That game isn't free.

Photographer: Christopher Gregory/Getty Images

Bar Owners Have NFL and DirecTV Playing Defense

Kavitha A. Davidson is a former Bloomberg View columnist.
Read More.
a | A

As the Federal Communications Commission prepares to render judgment on the proposed mega-merger between AT&T and DirecTV, the satellite television company faces an antitrust challenge from another group: bar owners.

The crux is the NFL's exclusive deal with DirecTV for Sunday Ticket, which carries all non-network, out-of-market games to subscribers. The league and the company struck a new deal last October, effective starting this season, worth $12 billion over eight years. That means DirecTV will shell out $1.5 billion a year for the package, a 50 percent increase from its previous contract. It was certainly worth it for DirecTV, whose proposed $48.5 billion merger with AT&T reportedly hinged on its continued partnership with the NFL.

As I wrote at the time, the deal was a win for both sides: DirecTV maintained its AT&T deal as well as its status as the exclusive provider of Sunday Ticket, a major selling point over competitors and cord-cutting. The NFL, meanwhile, is betting on mobile, and probably looking to expand its streaming services to AT&T's U-Verse subscribers. 

The big losers, of course, were the fans, who already have few options for watching football and are at the mercy of the league and satellite company for increasing subscription costs. Back in June, the lawyer Thomas Abrahamian filed a class-action suit on behalf of a group of fans, contending that the exclusive television rights for out-of-market games maintains "anti-competitive" business practices that drive up prices for consumers. The suit is similar to those brought against MLB and the NHL and broadcast partners Comcast and DirecTV, challenging territorial restrictions on airing games. The plaintiffs in that case were granted class certification in May, and in June, the NHL agreed to settle by offering unbundled packages at lower prices. 

Now, a separate class-action suit has been filed, this time on behalf of owners of bars and restaurants who say the NFL-DirecTV partnership unfairly drives up the cost to show football games in their establishments. Few fans may realize how commercial pricing for subscription sports works, but it's something I came across in May, when some bar owners told me they were debating not showing the Mayweather-Pacquiao fight because it was too expensive. Rather than charging these businesses per television, cable and satellite companies charge based on the capacity of the establishment, often to the disadvantage of more spacious bars and restaurants. According to the Hollywood Reporter, a bar with an occupancy of 100 would pay $2,314 for Sunday Ticket, while much larger venues like Las Vegas hotels would pay as much as $120,000 for the year.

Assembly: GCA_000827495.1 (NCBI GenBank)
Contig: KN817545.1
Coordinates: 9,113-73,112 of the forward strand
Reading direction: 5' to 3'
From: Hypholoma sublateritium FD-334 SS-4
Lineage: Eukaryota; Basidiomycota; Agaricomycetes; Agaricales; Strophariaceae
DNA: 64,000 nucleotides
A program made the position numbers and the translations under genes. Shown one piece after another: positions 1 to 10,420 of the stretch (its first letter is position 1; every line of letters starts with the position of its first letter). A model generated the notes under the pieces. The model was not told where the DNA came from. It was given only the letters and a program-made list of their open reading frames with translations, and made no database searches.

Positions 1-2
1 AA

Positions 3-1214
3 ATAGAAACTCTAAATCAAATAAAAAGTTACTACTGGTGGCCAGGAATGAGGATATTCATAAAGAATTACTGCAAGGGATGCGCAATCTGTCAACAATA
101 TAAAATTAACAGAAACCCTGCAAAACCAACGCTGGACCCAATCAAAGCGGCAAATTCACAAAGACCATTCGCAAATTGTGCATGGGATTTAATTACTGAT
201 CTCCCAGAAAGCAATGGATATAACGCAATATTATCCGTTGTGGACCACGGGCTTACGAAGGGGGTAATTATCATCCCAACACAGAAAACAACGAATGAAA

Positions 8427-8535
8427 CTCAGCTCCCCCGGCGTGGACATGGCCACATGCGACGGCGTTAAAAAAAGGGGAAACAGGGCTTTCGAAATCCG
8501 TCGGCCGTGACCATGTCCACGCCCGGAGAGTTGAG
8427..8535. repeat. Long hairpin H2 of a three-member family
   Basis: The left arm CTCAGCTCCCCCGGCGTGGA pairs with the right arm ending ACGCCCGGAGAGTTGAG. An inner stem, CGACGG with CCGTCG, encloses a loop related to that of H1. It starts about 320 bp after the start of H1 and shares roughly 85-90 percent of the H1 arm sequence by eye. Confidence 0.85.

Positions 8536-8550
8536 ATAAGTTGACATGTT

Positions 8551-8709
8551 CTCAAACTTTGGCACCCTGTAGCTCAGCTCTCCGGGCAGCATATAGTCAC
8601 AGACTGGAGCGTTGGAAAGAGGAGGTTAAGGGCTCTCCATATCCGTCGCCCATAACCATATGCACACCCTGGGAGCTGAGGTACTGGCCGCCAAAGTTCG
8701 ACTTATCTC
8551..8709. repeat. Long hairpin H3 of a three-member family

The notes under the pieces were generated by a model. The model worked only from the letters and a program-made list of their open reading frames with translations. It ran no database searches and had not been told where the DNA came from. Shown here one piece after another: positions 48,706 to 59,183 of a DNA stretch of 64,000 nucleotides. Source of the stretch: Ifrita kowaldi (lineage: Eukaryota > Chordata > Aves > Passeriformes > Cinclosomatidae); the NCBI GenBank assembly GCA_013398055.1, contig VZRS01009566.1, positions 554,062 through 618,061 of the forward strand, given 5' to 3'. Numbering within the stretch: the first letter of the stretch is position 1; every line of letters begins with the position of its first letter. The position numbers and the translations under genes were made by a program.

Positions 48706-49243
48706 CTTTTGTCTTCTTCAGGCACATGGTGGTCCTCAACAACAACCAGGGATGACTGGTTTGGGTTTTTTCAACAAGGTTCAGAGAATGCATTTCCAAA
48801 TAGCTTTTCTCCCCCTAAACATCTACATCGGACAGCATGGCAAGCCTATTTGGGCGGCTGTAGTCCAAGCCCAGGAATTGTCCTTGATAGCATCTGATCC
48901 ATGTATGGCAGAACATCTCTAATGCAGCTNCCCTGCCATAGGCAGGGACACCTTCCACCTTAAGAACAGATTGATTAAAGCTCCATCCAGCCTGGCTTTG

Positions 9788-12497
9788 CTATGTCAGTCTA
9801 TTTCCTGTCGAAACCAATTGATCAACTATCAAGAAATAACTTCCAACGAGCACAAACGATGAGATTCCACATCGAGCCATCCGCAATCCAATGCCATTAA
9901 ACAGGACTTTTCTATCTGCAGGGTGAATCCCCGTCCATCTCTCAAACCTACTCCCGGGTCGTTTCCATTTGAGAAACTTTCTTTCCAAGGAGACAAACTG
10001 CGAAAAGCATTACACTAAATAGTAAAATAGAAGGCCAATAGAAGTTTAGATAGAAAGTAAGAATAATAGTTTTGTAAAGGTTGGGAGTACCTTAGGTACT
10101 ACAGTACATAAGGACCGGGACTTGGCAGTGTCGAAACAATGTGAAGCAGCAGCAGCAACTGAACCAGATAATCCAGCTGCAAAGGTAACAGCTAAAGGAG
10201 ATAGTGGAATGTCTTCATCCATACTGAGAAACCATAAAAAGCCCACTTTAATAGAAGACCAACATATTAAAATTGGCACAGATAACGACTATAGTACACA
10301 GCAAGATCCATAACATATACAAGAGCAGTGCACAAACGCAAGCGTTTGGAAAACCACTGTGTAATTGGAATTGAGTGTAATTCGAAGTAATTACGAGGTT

In the case of Mayweather-Pacquiao, that was a one-time event that a bar could reasonably get away with choosing not to show -- I, for one, was in search of a place to watch anything but the fight. And if a venue made the calculated decision to buy it, it likely passed on the thousands of dollars it paid for it to the patrons in the form of a cover charge. But a bar certainly can't get away with charging a cover just to watch football on Sundays; the sport's ubiquity at competing establishments makes Sunday Ticket mandatory. This means little to the NFL and DirecTV, which don't operate in the type of competitive landscape faced by bar owners.

Previous challenges to the league's monopolistic practices have rarely succeeded, but this time may be different. The tide is beginning to shift against the NFL's longstanding entitlement to play under a different set of rules, with the FCC finally, successfully challenging its blackout restrictions. And taking on this fight on behalf of the bar owners is Michael Hausfeld, the Washington "super lawyer" who won college athletes the right to be paid for the use of their likenesses in the landmark Ed O'Bannon case against the NCAA. He's forced changes to longstanding practices by seemingly untouchable sports entities in the past -- let's see if he can do the same with the NFL and open up the television market, which would actually increase the league's viewership, if at a fairer price.

This column does not necessarily reflect the opinion of the editorial board or Bloomberg LP and its owners.

To contact the author on this story:
Kavitha A. Davidson at

To contact the editor on this story:
Tobin Harshaw at